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10 GENTS A WEEK, NIGHT EDITION. TOPEKA, KANSAS, 3IONIAY EVENING, JUNE 18, 1894.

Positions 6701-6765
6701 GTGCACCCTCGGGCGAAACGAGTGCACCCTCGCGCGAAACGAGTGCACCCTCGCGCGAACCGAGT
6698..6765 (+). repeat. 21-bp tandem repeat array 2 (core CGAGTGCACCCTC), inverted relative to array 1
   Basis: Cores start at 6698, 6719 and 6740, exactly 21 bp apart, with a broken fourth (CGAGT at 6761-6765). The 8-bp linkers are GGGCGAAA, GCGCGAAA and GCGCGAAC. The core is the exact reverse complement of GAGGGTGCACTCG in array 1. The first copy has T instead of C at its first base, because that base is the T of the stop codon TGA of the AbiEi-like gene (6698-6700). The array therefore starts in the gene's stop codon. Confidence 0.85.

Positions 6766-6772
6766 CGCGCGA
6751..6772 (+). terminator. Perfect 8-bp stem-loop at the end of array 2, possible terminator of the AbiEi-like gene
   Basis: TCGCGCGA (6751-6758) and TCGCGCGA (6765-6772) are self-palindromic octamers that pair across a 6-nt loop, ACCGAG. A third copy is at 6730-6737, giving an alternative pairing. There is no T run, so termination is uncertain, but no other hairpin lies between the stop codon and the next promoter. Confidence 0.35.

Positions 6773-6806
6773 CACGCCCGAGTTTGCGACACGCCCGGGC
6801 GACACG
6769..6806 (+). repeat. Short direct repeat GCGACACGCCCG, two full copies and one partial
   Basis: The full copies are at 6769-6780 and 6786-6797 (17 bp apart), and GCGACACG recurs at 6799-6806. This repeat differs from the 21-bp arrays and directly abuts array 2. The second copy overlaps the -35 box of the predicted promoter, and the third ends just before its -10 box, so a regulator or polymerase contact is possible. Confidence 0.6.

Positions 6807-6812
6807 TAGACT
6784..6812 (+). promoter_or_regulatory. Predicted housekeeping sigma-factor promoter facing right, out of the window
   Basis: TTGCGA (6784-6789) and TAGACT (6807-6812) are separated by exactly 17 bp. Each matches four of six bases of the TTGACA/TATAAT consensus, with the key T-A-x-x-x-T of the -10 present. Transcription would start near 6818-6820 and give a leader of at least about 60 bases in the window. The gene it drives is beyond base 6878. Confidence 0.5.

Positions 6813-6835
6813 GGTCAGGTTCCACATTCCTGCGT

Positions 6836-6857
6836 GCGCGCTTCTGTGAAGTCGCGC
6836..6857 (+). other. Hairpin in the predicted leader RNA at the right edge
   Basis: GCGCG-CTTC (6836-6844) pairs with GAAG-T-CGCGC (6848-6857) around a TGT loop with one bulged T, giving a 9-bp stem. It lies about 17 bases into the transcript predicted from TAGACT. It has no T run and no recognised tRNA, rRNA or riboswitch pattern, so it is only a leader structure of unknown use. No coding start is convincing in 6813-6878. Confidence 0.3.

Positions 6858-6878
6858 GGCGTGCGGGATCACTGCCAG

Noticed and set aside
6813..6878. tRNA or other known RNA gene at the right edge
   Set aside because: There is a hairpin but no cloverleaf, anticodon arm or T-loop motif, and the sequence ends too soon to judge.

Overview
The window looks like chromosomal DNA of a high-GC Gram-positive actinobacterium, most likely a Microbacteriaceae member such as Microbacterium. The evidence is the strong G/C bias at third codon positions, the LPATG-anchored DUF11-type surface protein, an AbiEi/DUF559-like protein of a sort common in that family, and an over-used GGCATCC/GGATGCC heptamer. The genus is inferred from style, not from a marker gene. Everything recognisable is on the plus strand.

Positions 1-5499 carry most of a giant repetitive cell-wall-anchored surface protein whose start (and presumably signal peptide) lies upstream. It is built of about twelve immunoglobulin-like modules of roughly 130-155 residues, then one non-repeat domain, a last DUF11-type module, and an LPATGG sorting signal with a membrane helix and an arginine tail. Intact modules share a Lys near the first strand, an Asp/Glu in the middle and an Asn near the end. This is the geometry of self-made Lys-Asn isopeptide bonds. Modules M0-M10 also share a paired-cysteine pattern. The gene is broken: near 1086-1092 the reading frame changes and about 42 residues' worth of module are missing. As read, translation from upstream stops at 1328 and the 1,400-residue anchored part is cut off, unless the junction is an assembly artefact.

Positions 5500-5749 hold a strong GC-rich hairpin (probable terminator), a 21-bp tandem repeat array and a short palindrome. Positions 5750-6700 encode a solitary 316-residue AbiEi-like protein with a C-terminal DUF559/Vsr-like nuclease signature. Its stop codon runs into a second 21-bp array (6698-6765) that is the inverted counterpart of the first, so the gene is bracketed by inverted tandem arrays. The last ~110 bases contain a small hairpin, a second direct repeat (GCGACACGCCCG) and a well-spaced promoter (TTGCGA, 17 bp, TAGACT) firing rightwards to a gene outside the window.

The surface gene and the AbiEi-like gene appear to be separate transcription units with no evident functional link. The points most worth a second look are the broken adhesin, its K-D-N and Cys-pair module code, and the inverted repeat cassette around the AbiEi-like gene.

TWENTY-SECOND YEAR. i CHICAGOJHARPS JIave a Great Conspiracy to Corner CoaL Mean , to Furnish the Sinews of War TO STRIKING MINERS If They Will Remain Oat Until : ........ cjetober. ;; -r Miners, However, Go to Work in Many Localities. 'Chicago, Jane 13. A special to the Times,-from Cincinnati, says a gigantic conspiracy to corner the coal market by bribing striking coal miners has develop ed here.. Large holders of coal in Chicago cent an agent to this city to engineer the scheme and he offered a representa tive of the miners $10,000 to stay out un til October. June 9. Mayor Montgomery, of Montgomery City, West Virginia, re ceived the following telegram: "Keep miners oat at all hazards, unless they get the price. Will furnish $10,000 in provisions and meet you in Cincinnati any time,'" Mayor Montgomery arranged to meet the Chicago agent here. With Montgomery came Mayor William Sharp of the Forest Hill mines. Captain Enoch Couch of Charleston and several Kanawha valley miners. Before leaving for home Montgomery telegraphed ahead to the miners, stating that he would lay the Chicago proposition before them last night. The plan ia for the Hocking Valley miners to stay out also. Operators threaten prosecution to the full extent of the law for conspiracy. Before leav ing Montgomery sail: "There is no limit to the amount of money Chicago people are willing to spend. Their representatives tendered me a certified check for $10,000. lie said there would be plenty more money for the miners, and he would have given me $ 10,000 for myself, if I had agreed to engineer the thing through." Operators of the Chesapeake & Ohio and New Iiiver coal fields, are affected. The names of the speculators are un known here. HETIKR TIMES AHEAD. Many of the Ills Manufactories at Pitts burgh Act' Opening. Pittsburg, Pa., June 18. The settle ment of the great coal strike and the return to work today of 15.0J0 of the 20,000 miners in this district has given an impetus to ail kinds of business and the situation is more hopeful than at any time for many months. Among the largo plants in this city which resumed today after a long idle ness were the Carbon Iron & Steel Co's. works, Oliver's Twenty-Sixth street works, Shoenburger & Howe and Brown &Co The latter has been shut down for two years and started up in lull giving em ployment to 500 men. The Black Dia mond steel works will also begin opera tion this week and the Edgar Thompson Fteel works will start as soon as a suf Sent supply of coke is received. At McKeesport everything is quiet, but it is thought the tube works will start up soon, as many of the strikers have expressed a willingness to return whenever the firm was ready to resume. At Scottdale, the Scottdale Iron & Steel company's plant resumed in full after an idleness of several weeks. STILL STAY OUT. Not a Man Want to Work I th Slaasllloii IMstrict. Cleveland, O., June 18. Reports re ceived from points along the Cleveland, Loraine & Wheeling road this morning show that work was resumed at only two mines on the entire ruad. These men were at Rock Hill. In the Massilion district not a man went to work, the miners having decided in mass meeting not to abide by the Col umbus agreement. They will hold out for a 13 cents differential over the rate paid in the Hocking district. The mili tia continues to guard all bridges and trestles along the C, L. & W. In conversation with miners at Qimp Blee today they stated that as long as the differential was withheld, not a pick would be raised, and if scabs were chosen in their stead, there would be the biggest riot in the history of the country, and that the militia would be of little consequence to suppress it. j ENDORSE THE OFFICERS. Miners Are Going- to Work In Ohio In Large Numbers. Columbus O., June 18. Letters and telegrams to national headquarters of the United Mine Workers of America, give unmistakable evidence that the sen timent in favor of sustaining the national officers is growing rapidly. - It is believed at headquarters that at least two-thirds of the miners of Ohio re sumed work this morning. President McBride is now of the opinion that all except those in the Massillon field will resume operationa prior to the close of the present week. BLOODSUED K It, MA SSI LLON. Two Minors Killed In an Attack on the Mllltl nt Beach City. Massillox, O., June 18. An attempt was made last nisrht by strikers or their sympathizers to shoot Corporal Sherman of company K, which is located near Beach City, a few miles Bouth of this place. The corporal was struck by a bullet fired by strikers or their friends, but luckily it hit a brass button on his coat and flattened out without injury. A number of soldiers chased the men and tired volley after volley but the strikers scaped into darkness. A number of officers and men belong ing to company K, while on a tour of in spection today over the ground where the shooting occurred, discovered the dead bodies of two men. It ia supposed they were killed by the fire which the ol iters returned when they were at DASHED INTO THE CARS. Express Train Dashed Into an Electrio X.lne With Disastrous Botalto. Patekson, N. J., June 18. The Deck erton express on the New York, Susque hana & Western railroad, going at the rate of 85 miles an hour, ran into and demolished an electric street car at the river street crossing today. There were eight passengers, a motor man and a conductor on the electric car. Three of the passengers were, it is be lieved, fatally, and five seriously, in jured. The police say that the gates of the railroad crossing were up. A switch filled with box cars obstructed the view of the track on which the express train was approaching. Among those injured are: Joshua O'Brien, contractor, internal injuries. Matilda Claxton, school teacher, in jured about the head, but not seriously. Laura Berchernough, school teacher, slight injuries about the head and body. Ellen Cullen, an elderly woman, in jured internally; taken to her home at 71 Marshal street. Freida Weller, school teacher, injured about the head and body. MCKINLEY CAN'T COME. Bo Will not VltttThe Ottawa Chautauqua Aiitmbly lentil June 29. J. P. Harris one of the directors of the Ottawa aasembly "who is in Topeka to day, this afternoon received a telegram from Bernard Kelly, who is in Columbus, Ohio, notifying him that Governor. McKinley will not be able to keep his enhancement to speak at Ottawa, Thursday, June 21st, as announced. He announced, however, that if the miners agreement is accepted tomorrow, McKinley will come to Kansas and will speak at Ottawa, Friday, June 29th. 'WEALEIIS 4T1I OF JULY. It is to be Celebrated at Washington More Recruits. Philadelphia, June 18. C. T. McKee, Christopher Columbus Jone's commissary has opened headquarters in Moore's Hall for the purpose of recruiting another commonweal army, to start to Washing ton, June 25 to take part in a proposed demonstration on July 4th. McKee says he will raise another army which he hopes will number 2,500 men. lie gave a glowing description of the condition of the Coxey army now en camped on the outskirts of Washington and said they proposed to stay in Wash ington until congress passes the Coxey good roads bill. Gen. Coxey has been invited to come to this city and address a mass-meeting of commonweaiers next Sunday. TO SPEAK TEN TIMES. Helen Goujrar Will Bo Here and Talk For Prohibition. G. G. Wharton, of Ottawa, chairman of j the Prohibition state central committee, I was in Topeka today, arranging for a meeting of its committee to map out its campaign. Mr. Wharton said: "We are going to make a red hot campaign in Kansas this year, and the other fellows will know we are arouncL Mrs. Helen Gougar is going to make ten speeches in the state. Her dates are not yet arranged, but she will make one speech at Wichita, one at Hutchinson; one at Ottawa, and probably one here at Topeka, if our people here want her, as I suppose they do. "Ex-Governor St. John and Major Pickering will both stump the state, and we will have other good speakers from time to time during the campaign." LIGHTNING STROKES. One Hits Dr. Bigtaler't House and An other Dr. McClintock'i. Lightning struck the residence of Dr. Wm. II. Righter, 1220 Fillmore street, a little after 6 o'clock. It first entered the chimney, shattering it and knocking out all the flue-stops. It followed the chim ney and made a large hole in the roof. It did not set fire to the building, but shocked tho occupants considerably. At Dr. J. C. McClintock's residence, 1315 Fillmore street, a chimney was shattered by lightning. TWO ARE CANDIDATES For the Chairmanship of the Republican County Central Committee. Who is to be chairman of the Repub lican county central committee is the question that is being discussed by poli ticians toda3r. The present chairman, Aaron Jetmore is not on the new com mittee. Two men are prominently men tioned for the place. Charles S. Elliott is the most talked of. lie is being brought forward by the young men on the committee and will receive their support The other candidate is D. C. Tillotson. The date for the organization of the committee has not been announced but it will probably be made on Wednesday after the canvass of the votes by the old committee. SANDERS' ARMY GUILTY. Leavenworth, Kan., June 18, 3:45 p. m. The jury has returned a verdict finding Sanders commonweal army guilty aa charged in the information. ot ft JSerious Infernal Machine. Brussels, June 18. The explosion in the house on the Rue Royale, turns out not to have been as serious as at first re ported. The building is occupied by officers, but there was nobody in them when the explosion occurred. The bomb or infernal machine was exploded on the first floor. The police know of no cause for the outrage and have as yet made no arrests. A Tremendous Loss. Tacoma, Wash., June 18. A corres pondent at Cascade Locks, Ore., tele graphs that in that vicinity the loss is conservatively .estimated at $600,000. The town was not damaged seriously, and the losses have fallen upon those best able to stand them, the government and the Union Pacific railway. old Shipment. New York, June 13. Gold to the amount of $l,500,'j00 has been engaged for shipment by tomorrow's steamers. WANTSJREE COAL Senator Hill Makes a Speech in Its Favor. Democratic Pledges Should Be Redeemed He Says. THE TARIFF BILL. The Pulp, Papers and Books Schedule Discussed. Frye on the Importance of the Pulp Industry. Washington. June 18. Mr. Hill mov ed in the senate today to place coal on the free list and made a speech in sup port of free coal and the redemption of Democratic pledges. The senate today after some routine business entered on the 12th week of the tariff debate. The temperature was sweltering, the mercury standing 81 in the chamber. At the request of Mr. Piatt the para graphs 288 and 289 of the silk schedule passed over Saturday were again passed over today and schedule M. pulp, pa per and books was taken up. Mr. Fery protested against the first paragraph of the schedule placing a duty of 100 per c ent on mechanically ground wood pulp and chemical wood pulp, bleached or unbleached. The production of wood pulp, said Mr. Frye, was an enormous industry, em ploying 70,000 men, turning out a pro duct valued at $35,000,000 annually, and paying an annual wage of $23,000,000. Under the operation of the present duty the cost of paper had greatly decreased. Wood pulp bad decreased in price from 4- cents per pound to 1J4 cents in the last ten years. It was produced in twenty-nine states, but principally in Maine and New York. He appealed to to the other side to "make the duty speci fic instead of advalorem and proposed an amendment to substitute equivalent specific rates, say $2. An amendment to substitute equivalent specific rates say $2.50 per ton, on wood pulp, mechanically ground, chemical wood pulp, unbleached $5 per ton and ble ached $6.50 per ton. The Democratic members " of the finance committee refused to accept the amendment and it was rejected 20 23. It was not until coal was reached that opposition developed. The house bill placed coal on the free list. The finance committee amendment duty placed- a duty of 40 cents per ton on bituminous coal and shale, 15 cents on slack aud culm and 15 per cent advaloren on coke. As soon as the clerk had read this paragraph Mr. Hill and Mr. Peller jumped to their feet. The New York senator was recognized, and he sent to the clerk's desk an amendment to rele gate bituminous coal and shale to the free list. 3:30 p. m. The vote on Mr. Hill's mo tion to place bituminous coal on the free list was: Yeas 7; nays 51. Messrs. Allen, Hansbrough, Hill, Irby, Kyle, PefEer and Washburn voted aye. Senator Hill said today that he reserv ed the right to vote for or against the tariff bill when "I see what it is as finali ty." Passionately exclaiming: "God knows what the bill will be like when it passes the senate and comes out of con ference; God knows how many more ex tortions and concessions will be wrung from the unwilling hands of the commit tee." CARL JOCKHECK'S LOTS. lie Tells Where He Got the Property la Question. The court house injunction case in which Carl Jockheck and Alena Shaffer want the board of county commissioners enjoined from appropriating as-a part of the court house site lots 27, 20 and 31, Van Buren street, is on trial this after noon in the district court. Vance and Campbell and W. C. Webb appear for the plaintiff and County Attorney Harry SafforJ with A. B. Quinton appear for the board. Carl Jockheck was put on the stand. He thousrht the property was worth all of $16,500. "Is this property your homestead?" "Yes, sir; I have lived there twenty one years." "State how you came into possession of the property?" "It belonged to my wife when I mar ried her. She died in 1887." "What part of the property is yours?" "Miss Shaffer and myself are equal owners." "What relation is Miss Shaffer to you?" "She is my step-daughter." Sir. Jockheck stated that he never talked to any of the commissioners about the purchase of his lots until after the litigation began. He never set but the one price on his lots. Miss Shaffer fol lowed Jockheck on the stand, and em phasized all that he said. The trial of this case will occupy all the afternoon ARTZ LEATES TONIGHT. He and 75 Hep 'Will Go Oat on Flat Boats. KaNSAS Citv, June 18. Gen. Artz will j get away on flat boats this evening with the remnant of Bennett's army number ing about 75 men. An anvance contin gent of 75 others left last night in boats and Artz will overtake them at some of the river towns. Operate on Irritable Boys. Denver June 18. Dr. W. J. Harris read today at the meeting of the Ameri can Institute of Homeopathy a paper on "Relation of Disease to Crime," and Dr. Dewitt Q. V llaon on an operation for vasical calcule. Dr. Harris suggested that an operation be performed on irrita ble boys. Rev. Jr. Paxton Fined IO. New York, June 18. Rev. Dr. John R. Paxton today paid a fine of $10 for neglecting to record the certificate of the marriage of Congressman W C. P. Breckinridge and Mrs. Wing. RAIN IN TORRENTS. Over an Inch and a Half of Rainfall ia a Short Time. ! A little after 6 o'clock this morning a rain and thunder storm occurred which lasted for about an hour and a half and which caused high water in many places. The rainfall was 1.66 inches. It was the heaviest rain that has fallen here this year. The streets were turned into small rivers and many yards were flood ed. Electric car men say that it was im possible to see the ground twenty feet away during the heaviest part of the storm, and the lightning was very vivid. The wind was blowing at a high rate of speed and the hail that fell was driven against window panes with such force that it broke the glass in a number of houses. At Walnut Grove there is a lake two blocks square at the corner of Eighteenth and Van Buren streets. It is caused by surface water. The Shunganunga is full and some fears are entertained lest it will overflow its banks and cause another flood like it did two years ago. The Fourteenth street bridge over the creek is badly damaged by the water and it will require a good deal of repairing to make it safe. The creek is getting a good washing out, and it needed it bad enough. All kinds of unpleasant things are floating down stream. A horse's head was seen to pass the Sixth street bridge bnd there are several dead hogs caught in the "chug" under the bridge. The creek has formed a new channel at Sixth street and it threatens to undermine the piles of the bridge and also to cut out a large telephone pole. In Parkdale there is an abundance of water and the small boy is making the best of his opportunities by using the floating sidewalks for boating purposes. From Sixth street south to Ninth in Parkdale it is pretty nearly a continuous .pond. The streets are covered with wat- r and nearly all the wooden sidewalks are out of place. The brick sidewalks ,are covered with a layer of mud and the lawns -are swamps. Street Commissioner Naylor has a force of men at work at the Sixth street bridge removing the drift in order to re lieve the immense pressure that the water is making. J The electric cars could not get to the end of the cemetery line this morning as there was about a foot of water over the track. One brave motorneer tried to get through it and the result was that an other car had to pull his car to the shop for repairs. 'i he Oakland - cars were unable to get to the end of the line this morning on account of high water at the river, under the Santa Fe bridge. The water from the lower part of the city rushed down and covered the tracks at this point to a depth of three feet. The Shunganunga creek will not over flow its batiks unless there is more rain. The river has begun to rise a little but the high water may be expected there tomorrow morning. At the United States weather bureau Observer T. B. Jennings says that it will rain more very soon at least such are the indications. At 7 o'clock this morning the temperature was 62 degrees. The bar ometer is a shade below the normal con dition. At 2 o'clock this afternoon the temperature was 69 degrees. At Swift & Holliday's it was 70 degrees. STRUCK BY Llti-HTMNG. The English Lutheran is Hit Also a ltusiiience in Lowman Mill. Considerable damage was done by the lightning accompanying the storm that broke over Topeka this morning at about 5 o'clock. The English Lutheran church on the corner of Fifth and Harrison street was struck. The lightning entered the steeple squarely in - the center and ran down the northeast cor ner and come out through the brick wall. The shingles on the weat side of the steeple were also torn off. With the exception of some slight dam age to the frescoing the interior of the church was not damaged much. The house of W. W. Decker, at 1009 Prospect street, Lowman Hill, was struck about 6 o'clock. Mr. Decker was light ing a gasoline stove at the time. I he shock v.'hirled him around several times and upset "the burner. The lightning struck in the center of the roof and did considerable damage to the house. Mr. Decker is employed in the office of the Santa Fe auditor of freight receipts. WAR MAY FOLLOW The Inability of I lie Moroccans to Pay the Sptnifth Indemnity. Tangier, June 18. The Spanish war ship which was sent with a treasury offi cial to Mazagan in order to receive the first installment of the war indemnity which Morocco agreed to pay to Spain as a result of the rising of the Riffs and the attack upon the Spanish troops at Me lillu, has returned here having been un able to abtain any of the money prom ised. The indemnity which Spain agreed to accept from Morocco was $4,000,000 or 22,000,000 pesetas. LOCAL MENTION. The Young Men's Republican club will hold a meeting at Justice Furry's office tonight when new officers will be elected. Miss Leo Creitz of Atchison, employed in the telephone exchange there, has dis appeared and there is considerable ex citement over her disappearance. She left on the Santa Fe and went as far as Valley Falls. Nothing has been heard of her since. She ia believed to be in To peka. John L. Guy made a remarkably close race for probate judge against one of the best known political workers in the county. Guy can congratulate himself on giving an old campaigner like J. G. Wood so hard a fight Some of Guy'a friends are favoring him for auditor to succeed Wood. J udge Hazen settles that One Charter Filed. The Frishman Dry Goods company of Clay Center was filed today. Capital $5,000. Directors: Myer Frishman, Joseph Frishman and G. A. Vanatta of Clay Center; Jacob Frishman, B. Frish man and A. Frishman of Kansas City, Missouri, BLOODSHED. Ten Rioters Killed by Military in Ohio. The Affair Takes Place at Bow erstown Near Dennison. IN OTHER PLACES. Governor Altgeld Wired Not to . "Send Troops. Women and Children in a Riot at Walston, Fa. Pittsburg, June 18. A trainman just in reports that the Ohio militia fired up on and killed ten rioters at Bowerstown, near Dennison, Ohio. St. Louis, June 18. A special to the Post Dispatch from Mount Olive, 111., says: The miners of this .section at a mass-meeting held today decided upon a request which was wired Gov. Altgeld, that troops be not sent here as the miners would assist the sheriff's deputies in preserving the peace and protecting coal trains. Punxsutawnkt, Pa., June 18. Trouble was reported about noon at Walston at one of the Bell Lewis and Yates mines, during which a great many shots were exchanged ' by the strikers. . The railroad company ran a train there to re pair the track and was almost immediate ly surrounded by a mob of shout inr women and children. These were followed by men with clubs and revolvers who demanded that the train leave the place at once accompany the demand with the firing of pistols. The train was pulled back to town. TINETTE ARRIVES. The California Common wealer Talked at the City Furk Yesterday. Col. A. Vinnette of the industrial army and about ten of his men arrived at the camp at the city park Saturday night There are now about thirty here and they are camping in the 'open air their tent having been returned to the state house when Capt Cook left several laya ago. Viuette spoke to a crowd of about 2o0 people at the city park yesterday afternoon. His speech was for the most part de scriptive of the trip from California and a recital of the troubles, lie also spoke about recruits. We are on our way to Washington," he said, "and we mean to get there peacefully, if possible. We have been arrested several times' since we started and we are going to try to get along without any more of it so far as we can." G. C. Clemens also addressed the meeting in his characteristic style and Mrs. May bee talked some, too. All the speeches were warmly received. Viuette is up town today making ar rangements for a mass meeting Wednes day night This one will probably be held in a hall. There will be other speakers. A reporter visited the camp today at noon and found several of the 'infantry" sitting around a camphre. The camp presented a drowned appearance. Tlie flags looked wilted and from the branches of the surrounding tree fluttered a va riety of masculine wear in various stages of dilapidation. The thirty or forty black tin cans that constitute the army's commissary equipment were arranged in a neat row along a shelf built between two trees. "When do you eat?" asked the re porter. 'Any time we get anything," said one of the men whose name is Cook. Vin ette was not there. "We are depending mostly on other people now'f our liv ing, and if we get enough to keep soul and body together until we get started again we shall be thankful. We mighty near drowned out last night," he con tinued. "We sleep anywhere we can in boxes, cars, sheds and some on the ground, and the water last night reached nearly every one of us. "There will be a lot more of us here soon. I left Emporia yesterday and there were about forty there, and they will probably arrive sometime tonight or tomorrow. Then there are about twenty five at Florence and the rest of the reg iment is 6trung along the roads as far west as Trinidad. We will all be here in a week or ten days and then we will number nearly 200. We Btarted with over three hundred aud you know this is to be our .point of reorganization. We will probably not leave here for a week or two and I don't know just how." THE DEATH RECORD. Mrs. R. M. Kellogg, aged 52 years, died yesterday of cancer at her home, corner of Guthrie and Euclid avenHies. The funeral services were held at the residence this morning. The funeral of Grace Moffatt, who died Saturday, was held at the residence, 718 Western avenue, yesterday after noon. Mr. and Mrs. Thomas Payne's infant child was buried yesterday irom the res idence. . . Mrs. Sarah Sexton, aged 90 years, died Saturday at the residence of her son, F. L. Sexton, 121 Western Ttvenue. . The funeral services were held this after noon. Stood Up For the Colored Man. Chicago, June 18. A heated -discussion was precipitated in the national session of the American Railway union today, by the section of the proposed constitution barring colored men from the organization. President Debs cham pioned the cause of the black man, and made a lengthy speech urging the elim ination of the colored line. John A. Logan, J r.. ells Oat. New Yoke, June 18. John A. Logan, Jr., has announced the sale of all the stock on his famous Oriole stud farm, near Youngstown, - Ohio. The Oriole stud comprises over 250 head, and is val-. ued at $150,000. Wet Weather KAl.N. It may rain tomorrow, perhap not until day after, ami if not Uien we all know XT HILL KAIN. Ladies' Gossamers. Tomorrow 79C and $1.25 each. Down from $1.25 to $2.00. Ladies' kaix. Mclntoshes, With long cape and very stylish patterns. 1'OMOBhOW Inverness Cloth Huxface, S2.50 All Wool Twede, ... B5.QO Children's hain. Circulars Mother llubbards, TOMOKKOW $1, $1.25, $1.50 each. Ladies' KAl N. 26-Inch Fast Black Gloria S"?nor Umbrellas 2 Tomorrow $1.25 each. Best make throughout and warranted B. V. 1). SKIRTS Yoke Bands New Kaw Edges Fine Fast Black Satmo $1.38 and $1.69 ea. Iilk. Summer Mohair. $2.QO and $2.5Q ea. These Skirts are beautifully made and much cheaper than you can buy material aud make ihem. We Are Opening Today Childrens' Tan Hosiery, Ladies' IMmlty and Uatiste Skirt Waists In the latest cut, SOe to l,.i ea. Metal Belt Buckles and Fancy Silk Belts ie to 1.5' ea. Lots of Kobby New Wash Goods. THE MILLS, FLOWER, ADAMS CO. ALL THE COOPERS STRIKE In the Biff Packing: Houim at Chicago Today. Chicago, 111., June 18. Nearly all the coopers in the stock yards are on a strike. Three months ago wages were reduced from $2.85 and $3 a day to f2.r0 and $2.80 a day. The reason they did not object at the time was that they thought the cut was only temporary and that wages would be restored as soon as warm weather set in. It Is to enforce a restoration that they have struck, and they say that they will remain out until they win or until every man in the stock yards is out. e CY LELAND FOR CHAIRMAN. ' Th State Republican Committee Will Select Ulm Tomorrow. The Republican state central commit tee will meet tomorrow at 5 p. m. to organize. Cy Leiand will ', be elected chairman. Senator W. E. Sterno of this city was mentioned but Major Morrill prefers Cy Leiand, hi old bosom friend. J. L. Bristow of 8a lina and P. I. Bonebrake of Topeka, have also been mentioned in connection with the chairmanship. There are several candidates for secre tary of the committee, prominent among whom are: Frank Flenniken of Emporia, and Frank Brown who was a prominent candidate in the state con vention for secretary of state. Neither is a member of the committee and if the committee should decide to elect a secre tarv from among its members Benator W. E. Wilcockson, of Logan county, will probably be chosen. Pettlsrew Doesn't Wut to Come. . Omaha, Neb., June 18. A special to the Bee from Sioux Falls, S. D., says: Senator Pettigrew now at home here thia morning received a telegram from Sena tor Gray, chairman of the sugar stock investigating committee to appear aa witness before the committee as soon aa possible. Senator Pettigfrew wired back he has never purchased stock in any corporation for speculative purposes either before or since going to the sen ate and asked to be excused from the trip to Washington. Hhot By Mistake for am Antelope. Rawlins, Wyo., June 18. Richard King, a Carbon county ranchman, waa shot when working in a field by soldiers, who mistook him for an antelope. One ball passed through his body near hia heart, and he is in a critical condition. Grand Army Iay at 'ttw. Special excursion train for Ottawa via Santa Fe route to hear the uddress of Governor McKinley of Ohio, Thursday, June 21. Fare $1.59 for the round trip. Train leaves Topeka at 7:30 a. m. Re turning, leaves Ottawa abut 11 p. m. Rowlkt Bros, Cor. Sixth and Kansas Ave. Xortay'a Haatas City 1.1 ve (Stock Hales DRESSED BKSF AND .EXPORT 8TISKS. 18 1400 4.55 16 1236 4.40 38 1282 4.30 40.... 1300 4.00 42.... 1187 3.85 22.... 1172 3.55 COWS AND EEIFERS. 28 618 2.25 23.... 606 2.00 24 821 1.80 HOGS. 76.... 249 4.773 68.... JM7 O"! .' 78 223 4.70 83.... 190 4.65 91 180 4.60 42 187 4.07.